Roman Polanki’s Carnage arrives in the UK on the 3rd February 2012 with some gold plated acting talent. The film stars two Golden Globe nominated actresses, Kate Winslet and Jodie Foster, alongside Christoph Waltz and John C Reilly.
Putting family life under a microscope has long been a popular device for filmmakers, but very few do it quite like Roman Polanski. In Carnage he takes four civil, up-standing New-Yorkers and reduces them, in the space of 79 minutes, to their true unapologetic selves.
With a name like Carnage, you’d be forgiven for expecting a slasher film to rival the Saw franchise. On the contrary the film is a ‘warts and all’ portrayal of parenting, that is bitingly funny and disturbingly accurate.
Here are a few subjects you should not broach in a social situation with another family: you should not insult their children, criticise their parenting, their careers, or mention leaving your daughter’s hamster out on the pavement because you were sick of it.
Everyone agreed these are big no nos? So what happens when these rules are ignored? Carnage explores this with brilliant wit.
Polanski had genius material to work with: the film is based on the comedy play ‘The God of Carnage‘ written by Yasmina Reza, and he also drafted her in to adapt it for the screen. The play has enjoyed successful runs in Paris, London and on Broadway since its premiere in 2006 and Polanski reportedly saw the play’s potential immediately.
The film certainly lives up to its source material. There is never a pause in what so easily could have been mundane and boring. Instead we have two families, the Longstreets (Foster & Reilly) and the Cowens (Winslet & Waltz), locked in a showdown over their children. Set in the Longstreet’s apartment, the four adults get together to discuss the issue at hand. Passive aggressive banter soon escalates, revealing each adults’ contradictions and hypocrisy.
Much of the genius lies in the unpredictable nature of the story. Of course there are certain aspects that you do see coming. Alan Cowen’s (Waltz) phone will go off every other minute, and the impending explosion from four strong personalities clashing is inevitable, but you can’t predict each adult’s reactions to one another. It’s delicious to find out. Alan reprimands the Longstreets for implying his son ‘disfigured’ their son, but in the next breath describes his own son as a maniac. It’s these contradictory moments that the comedy is at its most powerful and we get many of the biggest laugh-out-loud moments.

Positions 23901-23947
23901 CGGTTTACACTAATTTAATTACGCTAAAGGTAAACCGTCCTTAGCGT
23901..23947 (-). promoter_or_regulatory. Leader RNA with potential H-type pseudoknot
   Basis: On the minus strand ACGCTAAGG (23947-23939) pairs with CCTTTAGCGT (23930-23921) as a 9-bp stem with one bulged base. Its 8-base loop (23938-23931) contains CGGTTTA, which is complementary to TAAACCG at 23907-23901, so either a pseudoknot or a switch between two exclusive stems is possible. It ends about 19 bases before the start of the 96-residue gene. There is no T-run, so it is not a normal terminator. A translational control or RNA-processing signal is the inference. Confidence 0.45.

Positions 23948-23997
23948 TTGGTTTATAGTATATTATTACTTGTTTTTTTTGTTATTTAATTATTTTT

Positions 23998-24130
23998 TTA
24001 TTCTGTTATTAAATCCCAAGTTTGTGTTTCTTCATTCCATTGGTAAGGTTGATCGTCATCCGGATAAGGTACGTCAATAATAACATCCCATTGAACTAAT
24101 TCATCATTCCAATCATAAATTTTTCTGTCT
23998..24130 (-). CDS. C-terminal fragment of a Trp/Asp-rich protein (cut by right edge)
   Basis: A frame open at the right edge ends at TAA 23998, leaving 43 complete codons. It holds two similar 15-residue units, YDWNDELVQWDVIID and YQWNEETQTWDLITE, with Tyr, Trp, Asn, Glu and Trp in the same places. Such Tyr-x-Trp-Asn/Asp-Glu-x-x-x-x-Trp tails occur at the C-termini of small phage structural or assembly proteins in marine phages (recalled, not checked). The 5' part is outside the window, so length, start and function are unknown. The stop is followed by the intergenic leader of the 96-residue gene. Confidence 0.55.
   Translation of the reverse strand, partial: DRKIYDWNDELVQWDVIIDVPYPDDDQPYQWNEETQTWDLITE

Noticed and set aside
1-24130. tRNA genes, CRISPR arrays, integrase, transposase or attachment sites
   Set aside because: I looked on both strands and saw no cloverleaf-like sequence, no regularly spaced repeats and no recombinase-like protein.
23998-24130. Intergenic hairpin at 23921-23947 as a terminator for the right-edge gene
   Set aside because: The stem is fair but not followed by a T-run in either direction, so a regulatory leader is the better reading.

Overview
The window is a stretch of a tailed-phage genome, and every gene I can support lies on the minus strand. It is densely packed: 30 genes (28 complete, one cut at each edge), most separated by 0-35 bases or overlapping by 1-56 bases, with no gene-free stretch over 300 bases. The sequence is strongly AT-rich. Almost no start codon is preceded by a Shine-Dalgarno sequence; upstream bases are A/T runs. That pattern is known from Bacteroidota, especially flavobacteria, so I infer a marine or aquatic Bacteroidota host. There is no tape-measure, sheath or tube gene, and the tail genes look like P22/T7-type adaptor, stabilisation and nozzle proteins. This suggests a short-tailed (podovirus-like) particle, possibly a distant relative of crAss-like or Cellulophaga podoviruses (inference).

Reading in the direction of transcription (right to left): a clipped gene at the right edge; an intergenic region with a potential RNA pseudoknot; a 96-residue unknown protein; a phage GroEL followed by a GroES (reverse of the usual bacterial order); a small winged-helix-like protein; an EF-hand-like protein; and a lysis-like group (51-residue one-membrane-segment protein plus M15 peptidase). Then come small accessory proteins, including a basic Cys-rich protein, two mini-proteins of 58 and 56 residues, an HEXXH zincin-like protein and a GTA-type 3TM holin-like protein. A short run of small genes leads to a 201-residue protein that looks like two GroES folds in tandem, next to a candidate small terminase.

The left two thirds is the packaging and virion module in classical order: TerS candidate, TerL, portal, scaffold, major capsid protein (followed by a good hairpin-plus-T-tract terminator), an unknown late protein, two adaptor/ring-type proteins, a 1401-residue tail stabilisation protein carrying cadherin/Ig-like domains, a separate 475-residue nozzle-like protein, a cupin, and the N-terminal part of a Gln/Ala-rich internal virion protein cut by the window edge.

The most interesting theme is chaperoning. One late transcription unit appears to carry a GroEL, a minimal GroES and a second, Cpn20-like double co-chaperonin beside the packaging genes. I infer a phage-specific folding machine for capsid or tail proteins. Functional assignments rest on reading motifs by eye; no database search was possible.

The film is in real-time just like the play, which is possibly Polanski’s biggest triumph. As an audience you are made to feel like you are in the room with them, although at a safe enough distance to observe without implication. Polanski cleverly toys with those basic human instincts that make us judge others and laugh at our own failings. The only detriment I could find was, the entire film takes place in one setting, which becomes a little tedious after a while.
A lot of credit has to go to to the four actors. They play off each other so well. Polanski reportedly scheduled them for weeks of rehearsal, performing the screenplay like the play it’s based on. It shows; the scenes flow very naturally.
Despite our reluctance, we gradually feel empathetic with each character. Kate Winslet (The Reader) for example, gives an outstanding performance as the demure and aloof Nancy. At first she seems cold , but by the end, after she has stopped trying to mediate proceedings, you might find you don’t mind her after all. Unlike Jodie Foster’s (Panic Room) character; the liberal writer Penelope, who seems pleasant in the beginning but by the end is a hysterical sobbing wreck. John C Reilly also deserves a mention too, for his comedic timing, and Waltz is deliciously nasty throughout.
The most amusing thing though, is so much of the conflict could have been avoided. A bite of the tongue here and there, and avoiding certain subjects would have caused far fewer problems. But where’s the fun in that?
Carnage is out on DVD and Blu-Ray now!